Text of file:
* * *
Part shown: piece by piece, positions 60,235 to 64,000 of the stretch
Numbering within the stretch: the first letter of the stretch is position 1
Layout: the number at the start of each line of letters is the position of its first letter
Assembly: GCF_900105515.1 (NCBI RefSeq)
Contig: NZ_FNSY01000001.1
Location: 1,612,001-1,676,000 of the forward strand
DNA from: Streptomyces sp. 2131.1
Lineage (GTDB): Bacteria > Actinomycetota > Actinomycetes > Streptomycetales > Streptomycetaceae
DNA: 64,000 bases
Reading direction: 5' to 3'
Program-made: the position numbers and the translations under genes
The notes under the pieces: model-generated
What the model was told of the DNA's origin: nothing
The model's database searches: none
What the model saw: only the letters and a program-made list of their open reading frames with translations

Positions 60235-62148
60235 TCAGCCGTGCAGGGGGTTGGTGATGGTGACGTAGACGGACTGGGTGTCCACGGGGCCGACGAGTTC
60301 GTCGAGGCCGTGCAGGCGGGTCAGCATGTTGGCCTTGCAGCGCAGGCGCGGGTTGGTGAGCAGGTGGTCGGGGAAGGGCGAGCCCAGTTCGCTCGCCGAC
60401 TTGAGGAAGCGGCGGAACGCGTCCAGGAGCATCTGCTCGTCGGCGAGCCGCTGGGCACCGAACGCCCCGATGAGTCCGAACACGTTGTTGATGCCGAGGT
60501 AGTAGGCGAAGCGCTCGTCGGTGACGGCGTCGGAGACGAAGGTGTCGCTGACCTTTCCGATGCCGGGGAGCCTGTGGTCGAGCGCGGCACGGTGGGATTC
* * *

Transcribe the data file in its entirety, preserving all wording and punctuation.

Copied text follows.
Part shown: piece by piece, positions 60,235 to 64,000 of the stretch
Numbering within the stretch: the first letter of the stretch is position 1
Layout: the number at the start of each line of letters is the position of its first letter
Assembly: GCF_900105515.1 (NCBI RefSeq)
Contig: NZ_FNSY01000001.1
Location: 1,612,001-1,676,000 of the forward strand
DNA from: Streptomyces sp. 2131.1
Lineage (GTDB): Bacteria > Actinomycetota > Actinomycetes > Streptomycetales > Streptomycetaceae
DNA: 64,000 bases
Reading direction: 5' to 3'
Program-made: the position numbers and the translations under genes
The notes under the pieces: model-generated
What the model was told of the DNA's origin: nothing
The model's database searches: none
What the model saw: only the letters and a program-made list of their open reading frames with translations

Positions 60235-62148
60235 TCAGCCGTGCAGGGGGTTGGTGATGGTGACGTAGACGGACTGGGTGTCCACGGGGCCGACGAGTTC
60301 GTCGAGGCCGTGCAGGCGGGTCAGCATGTTGGCCTTGCAGCGCAGGCGCGGGTTGGTGAGCAGGTGGTCGGGGAAGGGCGAGCCCAGTTCGCTCGCCGAC
60401 TTGAGGAAGCGGCGGAACGCGTCCAGGAGCATCTGCTCGTCGGCGAGCCGCTGGGCACCGAACGCCCCGATGAGTCCGAACACGTTGTTGATGCCGAGGT
60501 AGTAGGCGAAGCGCTCGTCGGTGACGGCGTCGGAGACGAAGGTGTCGCTGACCTTTCCGATGCCGGGGAGCCTGTGGTCGAGCGCGGCACGGTGGGATTC